Dan Klyn: “Publishing Company” was accustomed to this. Paper and print and periodicals. What they were up against is digital. They had adopted digital a long, long time ago to make printing paper things more efficient, easier, better and that sort of thing. They did it in a timely fashion. They had no shortage of digital technology to make the paper happen. They didn’t embrace the medium of digital as a publishing medium and they needed to catch up. They felt like they were being forced, this is 2011, they’re being forced to transition to digital as a publishing medium. They hired a UX consulting company, a famous one from one of the coasts who we won’t name, to build them this bridge from print world, the print medium to the digital medium. Those people did a pretty OK job. They had a launch of this new digital version of what had been a print product. This print product had started being sort of, became a thing in the 1840s. They had a very long tradition of doing their business in print. They cut the ribbon on their new digital thing, and it was OK. It was OK. But what they’ve found out, there was a mix of people working on this thing and they had a blend of traditional publishing people and digital people. The digital people knew how to measure the use of the new thing. What they found was disquieting, to say the least. What they found was that when people first came to this new digital thing, this digital version of something they were accustomed to in print, they liked it pretty OK the first time. But the more that they used it, the less they liked it. The less engaged they got. That’s a big problem when your whole business model, at least the print version of the business model, is based on continuous repeated use. What they had on their hands was kind of like a turkey. At Thanksgiving, we all dream of eating that turkey. When we sit down after a year of being away from that turkey dinner, it’s great. But then, five, six days later, when you’re having your 16th turkey sandwich, you don’t like the turkey anymore. One of the people who worked at this company, we’ll call her Doris, was concerned about this pattern. She knew it was at odds with what the business needed to do to succeed. She was lying in bed at night with her husband, we will call him Rock, and she was sharing her concerns. Like, our company, this isn’t, we cut the cord, the people came, it was great, and now it’s not. It’s kind of a turkey. It’s not doing good. What Rock said to Doris was, “Have you guys tried information architecture as part of this making of this thing?” She said, “What is that?” The people who built them their bridge from print to digital were an end-to-end UX provider who started with visual pictures of what the new digital thing would look like. When they figured out a picture of it that everybody liked, or thought they liked, then that same company built it and launched it. So, laying in bed, worrying about this thing, her husband introduces this idea, the information architecture. Have you done that? Is that maybe what’s missing in your problem? He said he knew a guy and that happened to be me. We had this company, this new company called TUG, The Understanding Group. As I’m talking with my acquaintance’s wife, Doris, about what they need, she was becoming increasingly excited about this idea of what we were offering, which wasn’t a whole new big process, it was, let’s figure out what you should do. You have a thing, it performs OK, we know there are some problems. What is the plan for what you ought to do next? We’re not going to talk about what it’s going to look like and we’re not going to talk about how we’re going to build it. Let’s just build a road map. Let’s build a set of plans and that’s a great idea. As information architects, we’d like to invoke the metaphors and ideas of architecture. That picture of, wow, I could be working with the architect and we would have this great plan. We would figure out the plan before we do the things. That sounded pretty good to her and to us, as well. We engaged for a project to build them a road map for what they ought to do. What we learned was, there was a cast of thousands on the stakeholder team. We had been told that there were a lot of stakeholders and that it would be a pretty involved process. But there were 11 people who were deciders on this thing, and it wasn’t 11 Dorises. It was a weird mix of people from the old print part of the business, people who were new digital people who got brought in. Planning together the “we” of who is going to be planning was pretty complicated. It was this grand group with all these weird things that they were interested in. Our plan was, because they had said to us…There’s a HIPPO in here, there’s a couple of HIPPOs. Do you guys know HIPPO? This might be a Jared thing, right? Did you make up HIPPO? Highest paid person in the organization? I learned it from him, at least. In this group, there was the highest paid person in the organization, the second highest paid person in the organization, and then everybody else. They didn’t want the bosses to just make a decision. What they wanted was a planning process that was inclusive and that channeled the collective intention and will of this group in order to make that plan for what we should do. Our process for doing this was, well, we need to isolate them. We need to talk with them individually, figure out what each of them is about and what their priorities are and what they need. That’s Abby Covert and that’s me and some of our other team members. Then we’re sorting out the notes from all of these interviews. Our expectation is that we will be able to prioritize and figure out common threads and stack the paper and make the piles and we’ll figure out what the plan is. But that was a challenge. There were all these contradictions, seeming contradictions in what the people wanted. Some of the people wanted to focus on things like customer acquisition and if that was the problem. This problem of losing engagement and interest as you use it more. Well, maybe we attracted, we acquired the wrong customers. If we acquire more digitally savvy customers, maybe that population will be better for our business. Other folks are like, no, we need to service the customers that we have. As we work through these stakeholder interviews, all these seeming contradictions, we wanted to make a tidy little plan that everybody could agree on and have consensus around. But contradictions optimize what we’ve already built. They had built a ton of features. Should the plan be optimize what we have and make the features we have work better? Would that help our engagement problem? Or should we keep innovating? Is there something missing from what we offer now, and ought we focus on that in our plan? A huge one for them, based on the patterns that Jared talked with us about this morning, there’s this, wow, they had a really poor mobile experience, all this pinching and twisting. They didn’t have anything specifically for mobile. Should our road map, should our plan be about what we’re going to do for mobile now? Or should we just say screw it, we don’t have a mobile anything right now? Rather than stopping the gap against the basic expectation for mobile, let’s build something awesome for mobile that will be our future thing. Then a really big one sort of, how are we going to measure success with this? Are we going to try to talk about building engagement? Because we started to look at the analytics, and while there was some problems with engagement, there was maybe some evidence that conversion was pretty good or could continue to be one of the ways that they could focus. All these seeming contradictions. How do we sort this out? Because we have this perseverative interest in information architecture among our crew, we like to think in terms of architecture. If we were building a physical space to accommodate all of these contradictory needs and goals, we might end up with something like this. In order to even make something like this, you would have to be able to change the laws of physics and gravity and stuff. What are we going to do? What I usually do, so back to the storyline of this project, we had been engaged for a couple of weeks, they were expecting us to deliver them a roadmap for what, all the things that they should do, the plan. We had a meeting to show them the results of what we had learned that their intentions were in about a week or so. We had been expecting to be further along in that process and to have an orderly way to talk about what the plan is going to look like, and we had nothing. We just had all these contradictions and complexities. As I often do, rather than digging into the problem, I procrastinated and ran away from it. In addition to all of this weird consulting work that I do, I do research into the life and work of a guy named Richard Saul Wurman. Anybody here familiar with the TED conference? The guy who invented the TED conference is an architect and I’ve been studying his work at the point in the story in 2011 for about 4 years. Rather than dealing with this project problem, I turtled into my happy place of this kind of stuff, the work that Richard Saul Wurman is doing in architecture in the 1970s. La la la. [laughs] This is great. But what I found was, I had this gift of synchronicity or coincidence or whatever. In this book from 1972, which is the year of my birth, so 41 years ago, Richard Saul Wurman writes a book. It’s called, “The Nature of Recreation,” and it’s about Frederick Law Olmsted, the landscape architect. It’s about how do you design and plan parks and recreation? In the middle of this book is this concept that he introduced that he calls, “performance.” What is so peculiar to me at this time trying to avoid my work problem by perseverating on what this guy was doing with architecture is his description of how you can make the planning of parks and recreation in the built environment be good isn’t about bricks and mortar and sod, or…It’s not about any of those things. It’s about language. His contention in this book is that the reason just what’s possible for us to build starts with the language that we use to describe our intention of what we think is going to be good to build. What he observes is people know how to ask for a product of something that they’ve already seen, but they don’t have a language to describe what they actually want or need. They can say, “It’s kind of like Pinterest for dogs.” http://www.uie.com/brainsparks/2013/10/04/dan-klyn-determining-what-good-means-with-performance-continuums-live/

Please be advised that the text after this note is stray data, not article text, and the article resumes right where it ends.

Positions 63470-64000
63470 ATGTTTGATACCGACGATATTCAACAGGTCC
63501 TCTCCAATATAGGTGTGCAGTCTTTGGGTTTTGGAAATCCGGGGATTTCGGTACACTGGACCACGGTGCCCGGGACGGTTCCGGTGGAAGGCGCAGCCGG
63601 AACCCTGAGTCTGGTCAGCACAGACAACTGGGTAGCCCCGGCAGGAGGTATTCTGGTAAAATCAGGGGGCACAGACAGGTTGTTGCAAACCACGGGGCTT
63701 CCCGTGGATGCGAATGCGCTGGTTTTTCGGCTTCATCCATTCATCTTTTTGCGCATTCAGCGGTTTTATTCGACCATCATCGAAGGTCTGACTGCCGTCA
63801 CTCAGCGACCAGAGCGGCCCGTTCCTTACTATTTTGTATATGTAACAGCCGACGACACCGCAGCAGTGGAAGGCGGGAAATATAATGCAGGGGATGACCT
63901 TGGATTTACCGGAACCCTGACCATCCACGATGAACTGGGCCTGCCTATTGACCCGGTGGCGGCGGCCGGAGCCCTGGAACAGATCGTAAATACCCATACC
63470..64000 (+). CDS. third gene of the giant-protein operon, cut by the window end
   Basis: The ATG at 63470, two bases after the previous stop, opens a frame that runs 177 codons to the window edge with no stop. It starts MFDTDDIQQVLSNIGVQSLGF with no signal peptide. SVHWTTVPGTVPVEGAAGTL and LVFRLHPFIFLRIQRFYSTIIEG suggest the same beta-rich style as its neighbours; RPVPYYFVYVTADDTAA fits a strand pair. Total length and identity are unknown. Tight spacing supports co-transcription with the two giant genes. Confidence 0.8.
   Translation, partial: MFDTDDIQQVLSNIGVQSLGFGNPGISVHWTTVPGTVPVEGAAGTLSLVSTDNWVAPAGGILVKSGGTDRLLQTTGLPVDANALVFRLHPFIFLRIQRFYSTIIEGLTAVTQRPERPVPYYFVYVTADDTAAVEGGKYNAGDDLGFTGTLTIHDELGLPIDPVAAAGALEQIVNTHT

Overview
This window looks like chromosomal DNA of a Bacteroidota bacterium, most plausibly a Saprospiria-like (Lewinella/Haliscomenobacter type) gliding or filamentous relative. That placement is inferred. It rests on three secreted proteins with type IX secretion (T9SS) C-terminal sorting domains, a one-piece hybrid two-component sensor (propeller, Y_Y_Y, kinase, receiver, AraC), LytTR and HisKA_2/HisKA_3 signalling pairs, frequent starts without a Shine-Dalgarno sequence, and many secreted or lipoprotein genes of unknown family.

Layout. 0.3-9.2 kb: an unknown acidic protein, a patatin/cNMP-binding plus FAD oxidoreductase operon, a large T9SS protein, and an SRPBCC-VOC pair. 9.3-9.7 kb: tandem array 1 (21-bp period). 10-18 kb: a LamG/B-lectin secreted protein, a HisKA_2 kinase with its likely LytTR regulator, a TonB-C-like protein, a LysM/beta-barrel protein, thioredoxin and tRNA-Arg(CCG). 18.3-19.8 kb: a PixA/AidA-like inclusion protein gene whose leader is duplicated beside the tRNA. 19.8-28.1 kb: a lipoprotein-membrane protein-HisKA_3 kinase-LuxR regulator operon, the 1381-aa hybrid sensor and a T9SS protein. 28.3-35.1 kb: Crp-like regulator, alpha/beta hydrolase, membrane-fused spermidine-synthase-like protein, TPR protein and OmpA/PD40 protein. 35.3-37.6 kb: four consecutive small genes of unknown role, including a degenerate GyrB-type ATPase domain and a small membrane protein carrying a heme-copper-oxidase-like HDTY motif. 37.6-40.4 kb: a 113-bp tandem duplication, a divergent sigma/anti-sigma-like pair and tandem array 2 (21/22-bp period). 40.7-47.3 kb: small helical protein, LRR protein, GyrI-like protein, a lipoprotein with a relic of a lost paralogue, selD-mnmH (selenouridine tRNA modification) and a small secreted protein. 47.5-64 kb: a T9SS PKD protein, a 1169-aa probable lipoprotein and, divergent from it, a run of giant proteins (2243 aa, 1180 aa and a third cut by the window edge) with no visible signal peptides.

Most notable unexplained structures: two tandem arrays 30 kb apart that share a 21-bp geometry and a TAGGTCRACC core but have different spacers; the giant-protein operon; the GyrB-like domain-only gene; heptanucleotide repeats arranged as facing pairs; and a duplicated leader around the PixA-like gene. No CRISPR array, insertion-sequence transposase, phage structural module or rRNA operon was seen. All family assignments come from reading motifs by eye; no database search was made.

December 16 2013